Horticultural products continue to set records with a forecast at $28.5 billion in May, up from $28.0 billion in February.  Tree nuts account for the entire $0.5 billion increase to $6.2 billion.  Exports of fresh fruits and vegetables were unchanged at $6.9 billion and processed at $6.7 billion.  Sugar and tropical product exports were unchanged at $6.2 billion, and cotton value was up $0.2 billion to $6.4 billion.

USDA has not projected exports for FY 2013 beginning October 1 as part of this quarterly release, but export estimates from the World Agricultural Outlook Board (WAOB) by crop marketing year and livestock by calendar year provide some indications of U.S. exports for the next fiscal year.  Bulk commodity exports are somewhat cyclical, with volume and value peaking in FY 2011 as agricultural markets were impact by the drought shortened crops in the Black Sea region in the summer of 2010.  The WAOB estimates for the 2012/13 crop marketing years show increased volume of exports for all of the main grains, except rice.  Soybean exports will be up, with soybean oil up slightly and soybean meal down.  Cotton export volume will likely increase, but market prices will be lower.

U.S. market prices next year are expected to be lower for wheat, corn and sorghum, but up for rice and soybeans and nearly unchanged for soybean products.  Volume of grains exported should be up, while value could be down.  This will be particularly true for corn where the U.S. share of world trade has slipped to under 50 percent and would be even lower if feed wheat was included in the calculation.  With larger available supplies and lower prices, the U.S. will compete head-to-head with Brazil and Ukraine to regain corn markets.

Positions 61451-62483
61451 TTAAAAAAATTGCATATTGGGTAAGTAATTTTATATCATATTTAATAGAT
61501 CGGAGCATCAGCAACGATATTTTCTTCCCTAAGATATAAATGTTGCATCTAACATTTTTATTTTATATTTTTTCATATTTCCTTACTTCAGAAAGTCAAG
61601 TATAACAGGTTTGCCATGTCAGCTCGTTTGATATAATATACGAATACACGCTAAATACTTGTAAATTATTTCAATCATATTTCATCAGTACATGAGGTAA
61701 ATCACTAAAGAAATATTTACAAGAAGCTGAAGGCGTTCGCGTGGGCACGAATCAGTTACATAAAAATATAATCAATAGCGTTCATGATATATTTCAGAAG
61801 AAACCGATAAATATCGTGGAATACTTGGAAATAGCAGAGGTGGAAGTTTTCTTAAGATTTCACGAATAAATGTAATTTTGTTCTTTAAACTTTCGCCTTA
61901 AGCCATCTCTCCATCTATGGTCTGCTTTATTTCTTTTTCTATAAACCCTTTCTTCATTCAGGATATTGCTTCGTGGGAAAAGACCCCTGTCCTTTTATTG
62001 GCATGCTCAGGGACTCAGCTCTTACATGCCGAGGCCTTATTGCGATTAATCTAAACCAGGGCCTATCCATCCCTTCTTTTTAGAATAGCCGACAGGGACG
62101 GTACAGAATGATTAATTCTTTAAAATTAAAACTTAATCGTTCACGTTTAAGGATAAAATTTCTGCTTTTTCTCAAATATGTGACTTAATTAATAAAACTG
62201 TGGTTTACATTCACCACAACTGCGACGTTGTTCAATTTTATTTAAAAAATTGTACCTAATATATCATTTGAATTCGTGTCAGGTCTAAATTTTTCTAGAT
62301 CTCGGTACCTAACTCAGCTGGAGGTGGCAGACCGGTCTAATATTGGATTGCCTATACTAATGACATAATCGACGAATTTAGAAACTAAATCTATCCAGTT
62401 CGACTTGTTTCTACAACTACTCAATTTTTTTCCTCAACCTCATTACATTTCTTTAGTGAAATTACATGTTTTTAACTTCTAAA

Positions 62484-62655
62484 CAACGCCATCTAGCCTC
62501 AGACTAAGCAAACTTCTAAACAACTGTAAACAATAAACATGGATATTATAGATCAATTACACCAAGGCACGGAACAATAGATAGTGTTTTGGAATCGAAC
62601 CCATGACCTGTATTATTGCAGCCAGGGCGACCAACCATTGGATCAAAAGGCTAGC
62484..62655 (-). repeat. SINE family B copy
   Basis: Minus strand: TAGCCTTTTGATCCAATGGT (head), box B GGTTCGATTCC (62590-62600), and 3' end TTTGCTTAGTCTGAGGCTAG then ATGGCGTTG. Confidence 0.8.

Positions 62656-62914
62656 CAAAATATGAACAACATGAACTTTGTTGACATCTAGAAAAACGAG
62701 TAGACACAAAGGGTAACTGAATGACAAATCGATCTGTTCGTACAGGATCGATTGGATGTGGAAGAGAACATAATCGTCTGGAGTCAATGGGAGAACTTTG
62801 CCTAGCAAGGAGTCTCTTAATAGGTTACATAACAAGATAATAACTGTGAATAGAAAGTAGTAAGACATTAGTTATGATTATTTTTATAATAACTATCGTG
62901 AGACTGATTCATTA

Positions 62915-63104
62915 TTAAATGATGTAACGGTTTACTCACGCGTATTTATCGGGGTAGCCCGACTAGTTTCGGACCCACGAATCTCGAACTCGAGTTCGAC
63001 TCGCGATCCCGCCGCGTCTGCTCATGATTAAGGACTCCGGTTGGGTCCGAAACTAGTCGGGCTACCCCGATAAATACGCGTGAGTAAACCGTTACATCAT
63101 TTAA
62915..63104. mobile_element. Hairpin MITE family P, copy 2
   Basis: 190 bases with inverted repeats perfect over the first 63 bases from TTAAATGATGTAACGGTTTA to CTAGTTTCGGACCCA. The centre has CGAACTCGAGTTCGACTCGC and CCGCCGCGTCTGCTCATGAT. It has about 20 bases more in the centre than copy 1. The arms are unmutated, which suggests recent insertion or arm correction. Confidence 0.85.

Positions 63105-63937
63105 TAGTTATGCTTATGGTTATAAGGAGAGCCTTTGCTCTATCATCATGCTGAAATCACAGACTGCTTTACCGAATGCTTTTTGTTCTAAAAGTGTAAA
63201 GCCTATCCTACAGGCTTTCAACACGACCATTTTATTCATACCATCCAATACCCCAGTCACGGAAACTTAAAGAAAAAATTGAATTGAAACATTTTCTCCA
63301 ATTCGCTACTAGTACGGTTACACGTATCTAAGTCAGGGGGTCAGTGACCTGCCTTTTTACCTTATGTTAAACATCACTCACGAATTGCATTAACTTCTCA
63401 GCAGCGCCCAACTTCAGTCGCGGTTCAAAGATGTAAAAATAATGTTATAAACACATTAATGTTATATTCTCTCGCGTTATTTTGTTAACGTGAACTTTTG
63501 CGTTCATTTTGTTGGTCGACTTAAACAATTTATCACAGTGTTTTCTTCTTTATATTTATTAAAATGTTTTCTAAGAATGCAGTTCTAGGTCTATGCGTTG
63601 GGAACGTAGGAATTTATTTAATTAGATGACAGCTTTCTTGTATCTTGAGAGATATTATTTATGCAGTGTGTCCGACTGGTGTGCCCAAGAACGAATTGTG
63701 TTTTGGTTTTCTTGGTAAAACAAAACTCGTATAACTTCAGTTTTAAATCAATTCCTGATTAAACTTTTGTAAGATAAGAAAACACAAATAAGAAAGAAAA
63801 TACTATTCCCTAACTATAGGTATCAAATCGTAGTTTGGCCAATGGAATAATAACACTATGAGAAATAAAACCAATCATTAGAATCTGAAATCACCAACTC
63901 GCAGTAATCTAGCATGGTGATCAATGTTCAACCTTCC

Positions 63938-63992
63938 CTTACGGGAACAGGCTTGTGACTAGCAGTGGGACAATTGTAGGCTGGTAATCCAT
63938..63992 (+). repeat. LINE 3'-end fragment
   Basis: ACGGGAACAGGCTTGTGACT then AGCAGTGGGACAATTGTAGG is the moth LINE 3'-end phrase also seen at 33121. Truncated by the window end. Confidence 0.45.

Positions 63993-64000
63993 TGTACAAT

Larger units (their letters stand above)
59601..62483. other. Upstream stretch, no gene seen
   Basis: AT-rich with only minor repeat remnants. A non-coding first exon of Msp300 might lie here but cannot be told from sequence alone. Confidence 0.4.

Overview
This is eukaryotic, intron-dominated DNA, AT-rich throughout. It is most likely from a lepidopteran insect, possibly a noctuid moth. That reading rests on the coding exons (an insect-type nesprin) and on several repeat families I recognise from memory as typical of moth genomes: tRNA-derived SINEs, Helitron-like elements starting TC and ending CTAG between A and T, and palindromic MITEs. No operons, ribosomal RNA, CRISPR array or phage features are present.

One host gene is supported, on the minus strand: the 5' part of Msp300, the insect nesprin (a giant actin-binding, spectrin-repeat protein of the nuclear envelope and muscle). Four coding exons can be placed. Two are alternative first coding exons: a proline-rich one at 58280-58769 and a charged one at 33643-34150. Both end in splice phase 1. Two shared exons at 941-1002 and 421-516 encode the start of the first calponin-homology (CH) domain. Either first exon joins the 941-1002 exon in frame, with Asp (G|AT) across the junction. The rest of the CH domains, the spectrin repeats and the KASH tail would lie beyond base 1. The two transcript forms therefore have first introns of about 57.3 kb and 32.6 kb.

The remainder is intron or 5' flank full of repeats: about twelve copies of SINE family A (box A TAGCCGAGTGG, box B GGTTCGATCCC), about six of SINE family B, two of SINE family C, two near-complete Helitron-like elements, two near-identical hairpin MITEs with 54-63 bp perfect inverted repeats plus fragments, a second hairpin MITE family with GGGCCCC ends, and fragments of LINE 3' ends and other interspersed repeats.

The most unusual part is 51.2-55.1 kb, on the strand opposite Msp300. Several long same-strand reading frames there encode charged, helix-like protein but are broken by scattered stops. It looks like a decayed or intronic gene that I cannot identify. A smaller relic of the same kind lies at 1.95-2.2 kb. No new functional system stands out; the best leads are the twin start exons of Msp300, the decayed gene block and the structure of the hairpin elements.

Exports of meat and dairy products do not have the volatility of bulk commodities.   The WAOB’s estimates for U.S. livestock and poultry production for 2013 show meat exports mostly unchanged with pork up slightly.  Domestic beef prices are expected to be stronger, broilers prices unchanged and pork prices a little lower.  Dairy product exports are expected to be up slightly in volume with higher domestic prices.  Horticultural products have generally trended up in recent years and will likely do so again in FY 2013.

Unless significant additional weather problems develop in a major producing area of the world, the U.S. is not likely to surpass the peak export volume in bulk commodities of 156.6 MMT reached in FY 2011.  Other export products should at least hold steady in volume and likely improve a little in value unless the world economy slows further.

Ross Korves is an Economic Policy Analyst with Truth About Trade and Technology

Ross Korves

Ross Korves

Ross Korves served Truth about Trade & Technology, before it became Global Farmer Network, from 2004 – 2015 as the Economic and Trade Policy Analyst.

Researching and analyzing economic issues important to agricultural producers, Ross provided an intimate understanding regarding the interface of economic policy analysis and the political process.

Mr. Korves served the American Farm Bureau Federation as an Economist from 1980-2004. He served as Chief Economist from April 2001 through September 2003 and held the title of Senior Economist from September 2003 through August 2004.

Born and raised on a southern Illinois hog farm and educated at Southern Illinois University, Ross holds a Masters Degree in Agribusiness Economics. His studies and research expanded internationally through his work in Germany as a 1984 McCloy Agricultural Fellow and study travel to Japan in 1982, Zambia and Kenya in 1985 and Germany in 1987.